Tito Puente's name is often mentioned in a television production called La Epoca, a film about the Palladium era in New York, Afro-Cuban music and rhythms, mambo and salsa as dances and music and much more. The film discusses many of Puente's, as well as Arsenio Rodríguez's, contributions and features interviews with some of the musicians Puente recorded with.

Personal life and death

Puente's son Richard "Richie" Puente was the percussionist in the 1970s funk band Foxy. Puente's youngest son, Tito Puente Jr., has continued his father's legacy by presenting many of the same songs in his performances and recordings. His daughter Audrey Puente is a television meteorologist for WNYW and WWOR-TV in New York City.

After a show in Puerto Rico on May 31, 2000, he suffered a massive heart attack and was flown to New York City for surgery to repair a heart valve, but complications developed, and he died on June 1, 2000, at 2:27 am. He was posthumously awarded the Grammy Lifetime Achievement Award in 2003.

Awards and recognition

Puente timbales
Timbales on display at the Smithsonian
National Medal of Arts
  • In 1995, Tito Puente received the Billboard Latin Music Lifetime Achievement Award.
  • During the presidency of Sen. Roberto Rexach Benítez, Tito Puente received the unique honor of having both a special session of the Senate of Puerto Rico dedicated to him and being allowed to perform in his unique style on the floor of the Senate while it was in session.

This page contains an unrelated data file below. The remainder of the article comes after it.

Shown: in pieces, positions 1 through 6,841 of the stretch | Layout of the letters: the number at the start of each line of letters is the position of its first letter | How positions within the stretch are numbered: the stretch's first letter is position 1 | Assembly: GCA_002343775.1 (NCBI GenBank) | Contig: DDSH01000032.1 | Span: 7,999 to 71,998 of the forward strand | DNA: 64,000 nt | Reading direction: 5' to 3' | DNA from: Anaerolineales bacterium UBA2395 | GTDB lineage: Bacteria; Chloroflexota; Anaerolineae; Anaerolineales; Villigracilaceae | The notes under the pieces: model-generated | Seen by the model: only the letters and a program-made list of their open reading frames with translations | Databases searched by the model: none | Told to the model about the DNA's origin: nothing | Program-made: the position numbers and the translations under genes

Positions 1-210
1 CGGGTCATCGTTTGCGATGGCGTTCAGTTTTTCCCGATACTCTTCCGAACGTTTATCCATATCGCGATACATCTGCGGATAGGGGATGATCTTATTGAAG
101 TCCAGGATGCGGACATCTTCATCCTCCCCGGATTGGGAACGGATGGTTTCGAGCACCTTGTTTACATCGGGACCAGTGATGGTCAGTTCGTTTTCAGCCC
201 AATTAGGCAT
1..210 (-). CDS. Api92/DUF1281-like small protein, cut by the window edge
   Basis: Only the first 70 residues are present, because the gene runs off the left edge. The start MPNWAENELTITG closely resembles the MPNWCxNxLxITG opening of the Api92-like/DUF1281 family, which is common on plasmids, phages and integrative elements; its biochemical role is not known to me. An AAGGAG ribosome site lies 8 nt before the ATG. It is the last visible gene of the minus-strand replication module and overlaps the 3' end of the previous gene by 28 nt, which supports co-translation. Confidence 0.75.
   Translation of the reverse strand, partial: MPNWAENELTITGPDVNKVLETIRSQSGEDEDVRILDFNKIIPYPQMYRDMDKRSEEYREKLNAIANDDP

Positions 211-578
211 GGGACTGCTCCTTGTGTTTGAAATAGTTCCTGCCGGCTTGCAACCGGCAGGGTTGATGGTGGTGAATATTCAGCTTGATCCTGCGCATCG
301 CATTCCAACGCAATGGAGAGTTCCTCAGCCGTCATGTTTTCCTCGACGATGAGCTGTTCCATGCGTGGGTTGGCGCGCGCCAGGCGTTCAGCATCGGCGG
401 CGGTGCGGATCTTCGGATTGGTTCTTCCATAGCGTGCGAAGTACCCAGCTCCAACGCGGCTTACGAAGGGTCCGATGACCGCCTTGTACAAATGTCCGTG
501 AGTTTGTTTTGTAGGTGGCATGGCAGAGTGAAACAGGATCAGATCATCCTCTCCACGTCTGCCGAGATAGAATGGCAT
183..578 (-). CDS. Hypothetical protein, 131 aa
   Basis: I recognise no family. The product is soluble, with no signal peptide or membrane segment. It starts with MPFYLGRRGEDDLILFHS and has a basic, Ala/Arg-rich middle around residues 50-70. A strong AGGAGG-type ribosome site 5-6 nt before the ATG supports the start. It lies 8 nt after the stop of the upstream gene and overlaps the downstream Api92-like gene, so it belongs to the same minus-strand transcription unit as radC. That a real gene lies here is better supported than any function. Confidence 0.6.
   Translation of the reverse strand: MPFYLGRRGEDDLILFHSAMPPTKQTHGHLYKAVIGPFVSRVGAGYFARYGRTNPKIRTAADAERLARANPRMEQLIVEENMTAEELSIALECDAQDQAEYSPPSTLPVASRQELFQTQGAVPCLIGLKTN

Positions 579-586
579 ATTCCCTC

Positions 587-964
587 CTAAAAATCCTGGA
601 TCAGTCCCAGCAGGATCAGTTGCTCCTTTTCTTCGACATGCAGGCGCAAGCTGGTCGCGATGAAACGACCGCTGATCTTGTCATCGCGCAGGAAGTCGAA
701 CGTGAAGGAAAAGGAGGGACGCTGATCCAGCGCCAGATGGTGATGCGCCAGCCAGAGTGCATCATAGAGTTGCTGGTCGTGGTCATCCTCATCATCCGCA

• On September 10, 2007, a United States Post Office in Spanish Harlem was named after him at a ceremony presided over by House Ways and Means Committee Chair Charles Rangel (D-NY) and Rep. José Serrano (D-NY).
  • An amphitheater was named in his honor at Luis Muñoz Marín Park, next to the Roberto Clemente Coliseum, in San Juan, Puerto Rico.
  • In 1995, Puente was awarded an Honorary Doctorate of Music from Berklee College of Music.
  • Puente performed at the closing ceremonies at the 1996 Summer Olympics in Atlanta, Georgia. The timbales he used are displayed at the National Museum of American History in Washington, D.C.
  • In 1997, he was awarded the National Medal of Arts.
  • In 1990, he received a Star on the Hollywood Walk Of Fame.
  • In 1984, he received an honorary Decree from the Los Angeles City Council.
  • On June 5, 2005, Puente was honored by Union City, New Jersey with a star on the Walk of Fame at Union City's Celia Cruz Park.
  • In 1999, he was inducted into the International Latin Music Hall of Fame.
  • On May 19, 1999, he received an honorary Mus.D degree from Columbia University.
  • On August 20, 2000, East 110th Street in Spanish Harlem was named 'Tito Puente Way'.
  • On October 11, 2022, Puente was honored with a Google Doodle in honor of Hispanic Heritage Month.


As leader

  • Mambos Vol. 1 & Vol. 2 (10" LP's, 1951) Tico
  • Mambos Vol. 3 & Vol. 4 (10" LP's, 1952) Tico
  • Mambos Vol. 5 & King of the Mambo, Vol. 6 (10" LP's, 1953) Tico
  • Mamborama (1955) Tico
  • Puente In Percussion (1956) Tico
  • Cha Cha Cha's For Lovers (1956) Tico
  • Cuban Carnival (1956) RCA Victor
  • Night Beat (1957) RCA Victor
  • Top Percussion (1958) RCA Victor
  • Dance Mania (1958) RCA Victor
  • Dancing Under Latin Skies (1959)
  • Mucho Cha-Cha (1959)
  • Tambo (1960) RCA Victor
  • Cha Cha With Tito Puente at Grossinger's (1960) RCA Victor
  • El Rey: Bravo (1962) Tico
  • Tito Puente Swings, The Exciting Lupe Sings (1965)
  • El Rey (The King) (1968) Tico
  • El Rey: Tito Puente & His Latin Ensemble (1984) Concord Picante
  • Mambo Diablo (1985) Concord Picante
  • Sensacion (1986) Concord Picante
  • Un Poco Loco (1987) Bellaphon
  • Goza Mi Timbal (1989) Concord Picante
  • Tito's Idea (1995) Tropi Jazz / RMM
  • Jazzin' (with India) (1996) Tropi Jazz / RMM
  • Percussion's King (1997)
  • Selection of Mambo & Cha Cha Cha (1997)